Barbara Mundy, David R. Parsons Fellow

photograph of Barbara Mundy, professor of art history at Fordham university

Barbara Mundy, Professor of Art History at Fordham University and a 2017-2018 long-term David R. Parsons Fellow at the JCB, attests that there is no better place to work on her research than in the JCB’s collection. She shares, “It is, hands down, the best in the world, holding 64 of the 131 surviving works to have been printed in the Americas before 1600. Animating the collection of century-old volumes I'm working with is the living expertise of the Library staff.” In support of her project, “The Embodiment of the Word: European Book Culture and New World Manuscripts, 1540-1600,” Mundy consulted some of the first printed works in the Americas. Works created on the printing press that was imported from Seville to Mexico City were particularly useful.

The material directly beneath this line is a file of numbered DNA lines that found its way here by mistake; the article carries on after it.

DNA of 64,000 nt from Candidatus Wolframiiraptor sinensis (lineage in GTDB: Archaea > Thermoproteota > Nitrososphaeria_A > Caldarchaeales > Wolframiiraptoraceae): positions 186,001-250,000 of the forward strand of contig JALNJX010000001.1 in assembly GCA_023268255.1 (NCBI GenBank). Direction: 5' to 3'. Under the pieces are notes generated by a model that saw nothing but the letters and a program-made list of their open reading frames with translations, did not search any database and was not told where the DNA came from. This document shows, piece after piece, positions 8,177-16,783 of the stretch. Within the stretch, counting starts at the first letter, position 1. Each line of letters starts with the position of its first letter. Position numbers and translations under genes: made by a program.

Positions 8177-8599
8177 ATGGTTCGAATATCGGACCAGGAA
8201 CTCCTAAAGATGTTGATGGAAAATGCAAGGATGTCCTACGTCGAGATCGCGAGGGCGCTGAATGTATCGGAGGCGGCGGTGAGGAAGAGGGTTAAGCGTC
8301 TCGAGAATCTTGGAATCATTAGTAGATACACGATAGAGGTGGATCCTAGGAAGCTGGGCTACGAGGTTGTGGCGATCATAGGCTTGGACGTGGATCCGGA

“Thanks to the foundational work of late 19th and early 20th century bibliophiles, scholars have a good understanding of what was coming off the press – the law compilations, the catechisms, the confessionals, the dictionaries; many of the latter three were translations into indigenous languages. What we don't know is what the public made of this new world of print,” observes Mundy. “By ‘public’, I'm particularly interested in the millions-strong Nahuatl-speaking communities, whose reception of the printed page was conditioned by their own deeply-rooted book tradition. The JCB collection offers me three key resources among their American incunables: printed books with annotations that reveal reader engagement; manuscript books that mimic printed books; and indigenous manuscripts whose makers are in dialogue with printed forms. But this is a living tradition, and in my frequent trips to Mexico, I'm also able to see traces of the indigenous responses to European books very much alive today.”